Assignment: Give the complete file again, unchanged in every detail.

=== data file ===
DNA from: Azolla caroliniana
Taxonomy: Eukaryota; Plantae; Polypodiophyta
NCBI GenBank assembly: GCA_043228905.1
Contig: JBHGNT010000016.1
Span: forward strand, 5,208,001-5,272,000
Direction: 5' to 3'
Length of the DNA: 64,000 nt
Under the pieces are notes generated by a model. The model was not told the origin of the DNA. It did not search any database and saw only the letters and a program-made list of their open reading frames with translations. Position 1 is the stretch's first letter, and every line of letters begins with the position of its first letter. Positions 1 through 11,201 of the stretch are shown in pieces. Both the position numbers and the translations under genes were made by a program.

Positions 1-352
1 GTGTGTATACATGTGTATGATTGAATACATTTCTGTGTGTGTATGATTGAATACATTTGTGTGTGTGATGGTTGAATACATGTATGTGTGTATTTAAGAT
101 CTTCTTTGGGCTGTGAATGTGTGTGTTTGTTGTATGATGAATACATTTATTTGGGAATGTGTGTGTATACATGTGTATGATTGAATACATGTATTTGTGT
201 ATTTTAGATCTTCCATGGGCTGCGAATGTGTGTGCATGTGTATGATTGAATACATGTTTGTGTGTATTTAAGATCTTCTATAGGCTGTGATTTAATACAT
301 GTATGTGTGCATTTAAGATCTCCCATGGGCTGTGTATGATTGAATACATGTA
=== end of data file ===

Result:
DNA from: Azolla caroliniana
Taxonomy: Eukaryota; Plantae; Polypodiophyta
NCBI GenBank assembly: GCA_043228905.1
Contig: JBHGNT010000016.1
Span: forward strand, 5,208,001-5,272,000
Direction: 5' to 3'
Length of the DNA: 64,000 nt
Under the pieces are notes generated by a model. The model was not told the origin of the DNA. It did not search any database and saw only the letters and a program-made list of their open reading frames with translations. Position 1 is the stretch's first letter, and every line of letters begins with the position of its first letter. Positions 1 through 11,201 of the stretch are shown in pieces. Both the position numbers and the translations under genes were made by a program.

Positions 1-352
1 GTGTGTATACATGTGTATGATTGAATACATTTCTGTGTGTGTATGATTGAATACATTTGTGTGTGTGATGGTTGAATACATGTATGTGTGTATTTAAGAT
101 CTTCTTTGGGCTGTGAATGTGTGTGTTTGTTGTATGATGAATACATTTATTTGGGAATGTGTGTGTATACATGTGTATGATTGAATACATGTATTTGTGT
201 ATTTTAGATCTTCCATGGGCTGCGAATGTGTGTGCATGTGTATGATTGAATACATGTTTGTGTGTATTTAAGATCTTCTATAGGCTGTGATTTAATACAT
301 GTATGTGTGCATTTAAGATCTCCCATGGGCTGTGTATGATTGAATACATGTA